No this would be my second, but I was in San Diego the whole time so I could visit a lot. She wouldn’t really talk on the phone then but I could at least see her after about a week. The first time I visited she flipped out because she wanted out but this time I’m not in the area which makes this a lot worse for me. After that hospitalization she was great for a few months. She quit the meds a few weeks after but managed to maintain stability for quite a while. It’s just recently she spiked and could not control it. I’m just afarid I’m going to lose.her and she is going to make a bad choice and wind up on the streets or hurting herself.


#7

My biggest fear has always been that he’d end up as one of those homeless people you see who are obviously mentally ill, so I get it. I think most of us are afraid of that. You just have to keep hoping for the best, and maybe this hospital stay will hold her together enough until you come home. Even if she won’t talk to you, you know where she is right now and you know she’s safe.

My son thought he could control it too. Thought he could take less meds when he was feeling OK - then take more when symptoms spiked. Then, either the meds stopped working and he quit taking them, or it got away from him and he quit taking them. Either way, he got really sick, lost his insight and hasn’t got it back.

If this is fairly new for her, I’ll share something that will help you more than her in the future. My son had his first psychotic break at 15. We had no idea what was going on. The school called us thinking he was on drugs and demanded we take him to the hospital to be checked. The drug test came back clean and the psych intake unit scared me so bad that when they said they didn’t have a bed for him, but could transport him somewhere else, I said no thank you and took him home. He was completely unmedicated, came out of it after we got him to get some sleep, and was fine in a few days.

He stayed perfectly fine, as if nothing at all was wrong, for 9 months before it happened again.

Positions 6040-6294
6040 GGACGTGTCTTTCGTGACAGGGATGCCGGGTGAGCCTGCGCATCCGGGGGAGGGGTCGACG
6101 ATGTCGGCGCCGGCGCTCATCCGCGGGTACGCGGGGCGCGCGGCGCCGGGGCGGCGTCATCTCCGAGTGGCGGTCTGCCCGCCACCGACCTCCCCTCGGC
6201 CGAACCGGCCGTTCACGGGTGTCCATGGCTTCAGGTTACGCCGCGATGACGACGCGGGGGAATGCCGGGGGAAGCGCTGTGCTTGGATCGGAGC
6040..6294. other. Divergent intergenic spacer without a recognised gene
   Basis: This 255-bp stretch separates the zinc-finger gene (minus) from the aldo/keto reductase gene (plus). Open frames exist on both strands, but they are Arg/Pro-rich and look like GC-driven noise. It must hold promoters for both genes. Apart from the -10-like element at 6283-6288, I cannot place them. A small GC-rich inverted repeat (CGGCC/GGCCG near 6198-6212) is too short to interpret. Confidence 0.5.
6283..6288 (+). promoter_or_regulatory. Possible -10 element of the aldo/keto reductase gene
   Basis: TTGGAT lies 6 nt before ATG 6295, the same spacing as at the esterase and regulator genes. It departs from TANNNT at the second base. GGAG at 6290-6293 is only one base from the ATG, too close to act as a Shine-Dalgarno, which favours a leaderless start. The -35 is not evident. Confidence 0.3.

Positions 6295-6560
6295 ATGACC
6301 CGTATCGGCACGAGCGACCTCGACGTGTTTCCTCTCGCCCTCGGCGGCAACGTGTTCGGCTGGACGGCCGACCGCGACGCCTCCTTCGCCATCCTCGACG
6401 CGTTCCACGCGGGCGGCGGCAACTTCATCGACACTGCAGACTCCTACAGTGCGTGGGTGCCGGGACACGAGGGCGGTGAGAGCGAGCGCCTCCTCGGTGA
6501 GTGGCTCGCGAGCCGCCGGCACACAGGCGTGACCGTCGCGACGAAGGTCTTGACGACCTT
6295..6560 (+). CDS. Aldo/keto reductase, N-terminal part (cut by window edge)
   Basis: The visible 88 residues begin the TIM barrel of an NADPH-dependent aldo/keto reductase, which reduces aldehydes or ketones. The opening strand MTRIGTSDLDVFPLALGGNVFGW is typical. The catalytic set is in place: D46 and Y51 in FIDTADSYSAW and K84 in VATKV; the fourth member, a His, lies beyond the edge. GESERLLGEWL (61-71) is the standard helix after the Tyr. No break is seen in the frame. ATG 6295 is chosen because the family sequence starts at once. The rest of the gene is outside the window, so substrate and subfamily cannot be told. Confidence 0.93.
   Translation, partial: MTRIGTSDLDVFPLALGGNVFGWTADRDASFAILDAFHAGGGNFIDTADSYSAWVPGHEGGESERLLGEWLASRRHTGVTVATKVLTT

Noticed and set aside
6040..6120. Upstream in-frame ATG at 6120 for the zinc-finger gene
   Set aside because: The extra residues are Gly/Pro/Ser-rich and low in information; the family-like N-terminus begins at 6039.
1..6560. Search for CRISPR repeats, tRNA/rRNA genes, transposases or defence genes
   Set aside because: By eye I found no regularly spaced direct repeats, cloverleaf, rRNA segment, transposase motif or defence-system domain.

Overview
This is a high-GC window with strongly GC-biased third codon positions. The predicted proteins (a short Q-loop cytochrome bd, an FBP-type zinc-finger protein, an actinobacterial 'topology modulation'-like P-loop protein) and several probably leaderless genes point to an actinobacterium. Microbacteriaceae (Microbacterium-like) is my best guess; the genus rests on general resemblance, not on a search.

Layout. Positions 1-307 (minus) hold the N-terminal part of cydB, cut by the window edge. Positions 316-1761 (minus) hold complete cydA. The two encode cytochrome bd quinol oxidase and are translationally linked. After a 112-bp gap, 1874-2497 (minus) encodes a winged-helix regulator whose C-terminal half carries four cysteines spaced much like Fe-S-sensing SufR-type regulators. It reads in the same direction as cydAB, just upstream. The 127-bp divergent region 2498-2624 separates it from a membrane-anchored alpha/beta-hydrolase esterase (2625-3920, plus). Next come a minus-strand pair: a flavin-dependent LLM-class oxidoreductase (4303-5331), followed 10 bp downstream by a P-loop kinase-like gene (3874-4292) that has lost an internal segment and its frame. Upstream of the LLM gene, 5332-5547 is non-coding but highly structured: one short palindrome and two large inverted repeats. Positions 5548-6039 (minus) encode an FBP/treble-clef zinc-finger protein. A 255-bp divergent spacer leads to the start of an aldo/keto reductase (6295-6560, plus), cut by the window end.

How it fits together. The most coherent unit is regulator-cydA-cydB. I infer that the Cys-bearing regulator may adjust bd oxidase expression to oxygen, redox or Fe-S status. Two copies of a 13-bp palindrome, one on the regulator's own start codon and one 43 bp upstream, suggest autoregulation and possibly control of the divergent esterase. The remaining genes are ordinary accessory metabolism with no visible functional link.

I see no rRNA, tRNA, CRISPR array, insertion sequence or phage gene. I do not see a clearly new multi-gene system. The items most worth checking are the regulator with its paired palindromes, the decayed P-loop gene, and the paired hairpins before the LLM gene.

They can have periods of stability without their meds. And if the meds worked great, it’s easy for them to think they don’t need them and want to stop, or think they can control it.


#8

Thinking back to when we where in high school a lot of us can see it now. She was the girl everyone wanted to call their own, class president and friends with all the crowds. But she was always kind of acting a little odd and saying she could see things that where never really there. I didn’t see her for a while until she came back from college and joined the Air Force but right after the Air Force is when she had her first mental break. For the last three years she has been so sick she couldn’t do anything but be in bed. It wasn’t until about a year ago when we got together that she has become a lot better and functional. She is very educated on her illness and what sets it off. It’s just so upsetting to see someone that knows they are that sick and still avoid treatment.


#9

I think a card or note could be very helpful. Sometimes something tangible is the best thing.


#10

My son knows when he’s getting sick too, but let it go too far and it doesn’t matter - they believe their illness 100% & get very paranoid about almost anyone trying to help them.

It’s funny - looking back, I can remember very, very isolated things when he was very young that weren’t right. And, they went over mental illnesses in health class during middle school. He came home and told me he thought he might be schizophrenic. He was already a little anxious & would ask me if this, that or the other meant he might have cancer, so I reassured him and we went on with life.

The good thing is that she has you now, and she’s getting some help right now, in this moment. We all have to remember that we can only plan for the future, but we never know what it might bring. Hopefully, she’s use the intelligence she obviously has to stay on the right track while you’re gone if the hospital can get her in a good mental place.

Maybe you can advocate for a longer stay as much as you can from where you are?
That way she would be safe for as long as possible and as stable as she can be when she is released?